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Mortgage Law

A mortgage is a security interest in real property held by a lender as a security for a debt, usually a loan of money.

Wikipedia

Mortgage is a legal document by which the owner or the buyer transfers to the lender an interest in real estate to secure the repayment of a debt, evidenced by a mortgage note. It is the universal method of financing real estate transactions.

A mortgage involves the transfer of an interest in land as security for a loan or other obligation. It is the most popular method of financing real estate transactions. The mortgagor and the mortgagee generally have the right to transfer their interest in the mortgage.

The mortgagor is the party who borrows the money and gives the mortgage. The mortgagee, usually a financial institution, is the party who pays the money and receives the mortgage.

Not all mortgages are created equal, and it’s important that you understand exactly how they differ before signing on the dotted line. The two main types of home loans are fixed-rate mortgages and adjustable rate mortgages.

Fixed-rate mortgage is more stable, as the rate stays the same throughout the entire life of the loan. Many lenders offer fixed rates for two, three or five years, sometimes longer. The benefit of a fixed-rate mortgage is that it helps you to budget more easily, because your interest rate will stay the same for the length of the deal.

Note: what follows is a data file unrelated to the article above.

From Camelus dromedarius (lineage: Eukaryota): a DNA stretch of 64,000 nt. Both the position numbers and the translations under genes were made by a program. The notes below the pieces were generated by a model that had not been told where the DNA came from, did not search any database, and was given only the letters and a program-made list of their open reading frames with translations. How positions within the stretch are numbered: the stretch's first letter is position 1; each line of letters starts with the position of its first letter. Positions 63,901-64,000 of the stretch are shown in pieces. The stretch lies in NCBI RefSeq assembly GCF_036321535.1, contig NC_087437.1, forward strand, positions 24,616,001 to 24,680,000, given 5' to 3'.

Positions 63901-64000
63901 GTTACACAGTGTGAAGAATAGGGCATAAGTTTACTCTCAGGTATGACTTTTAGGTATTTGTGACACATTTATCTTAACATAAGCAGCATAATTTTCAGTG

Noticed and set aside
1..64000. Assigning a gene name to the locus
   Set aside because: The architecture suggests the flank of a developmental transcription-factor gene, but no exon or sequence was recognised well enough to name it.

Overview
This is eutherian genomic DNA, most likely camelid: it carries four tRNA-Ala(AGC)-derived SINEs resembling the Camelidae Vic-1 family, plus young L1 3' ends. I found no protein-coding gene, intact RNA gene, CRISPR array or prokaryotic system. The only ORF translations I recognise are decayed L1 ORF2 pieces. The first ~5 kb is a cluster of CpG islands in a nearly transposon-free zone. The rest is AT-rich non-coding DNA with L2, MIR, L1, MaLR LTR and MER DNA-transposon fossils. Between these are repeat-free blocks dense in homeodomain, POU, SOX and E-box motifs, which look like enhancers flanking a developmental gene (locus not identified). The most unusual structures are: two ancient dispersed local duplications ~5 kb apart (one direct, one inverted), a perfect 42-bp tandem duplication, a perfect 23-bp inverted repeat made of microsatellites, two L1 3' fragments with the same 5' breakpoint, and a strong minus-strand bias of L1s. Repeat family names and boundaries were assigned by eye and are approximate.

Adjustable rate mortgage is subject to fluctuations in rates. It is more accessible to borrowers and allows more people to experience home ownership. However, since the rate is tied to the prime rate, it can either go up or down, which makes it kind of a gamble for many homebuyers. So it can be unreliable.

Mortgages loans vary widely in terms of amount, repayment terms, interest rates, and other provisions. It is quite common to mortgage the purchase of almost any real property, as few individuals have sufficient savings to make such a large purchase on their own. Mortgage loans are also frequently used to access equity in a property, or the difference between the value of the land and the amount financed. These are often called second mortgages or home equity loans.

In most cases, the down payment for a mortgage will be around 20% of the cost of the house. A larger down payment may qualify you for a larger loan.

The mortgage must be executed according to the formalities required by the laws of the state where the property is located. It must describe the real estate and must be signed by all owners, including non-owner spouses if the property is a homestead.

If you have questions pertaining to mortgage basics or need legal assistance with your mortgage related issues, ask your agent or speak with a real estate attorney.

About the author

Thomas Elliott

Education: Brooklyn Law School, Brooklyn, New York. Pace University, White Plains, New York.
Professional Associations and Memberships: American Bar Association, New York State Bar, The Association of the Bar of the City of New York, Brooklyn Bar Association, National Academy of Elder Law Attorneys (NAELA).

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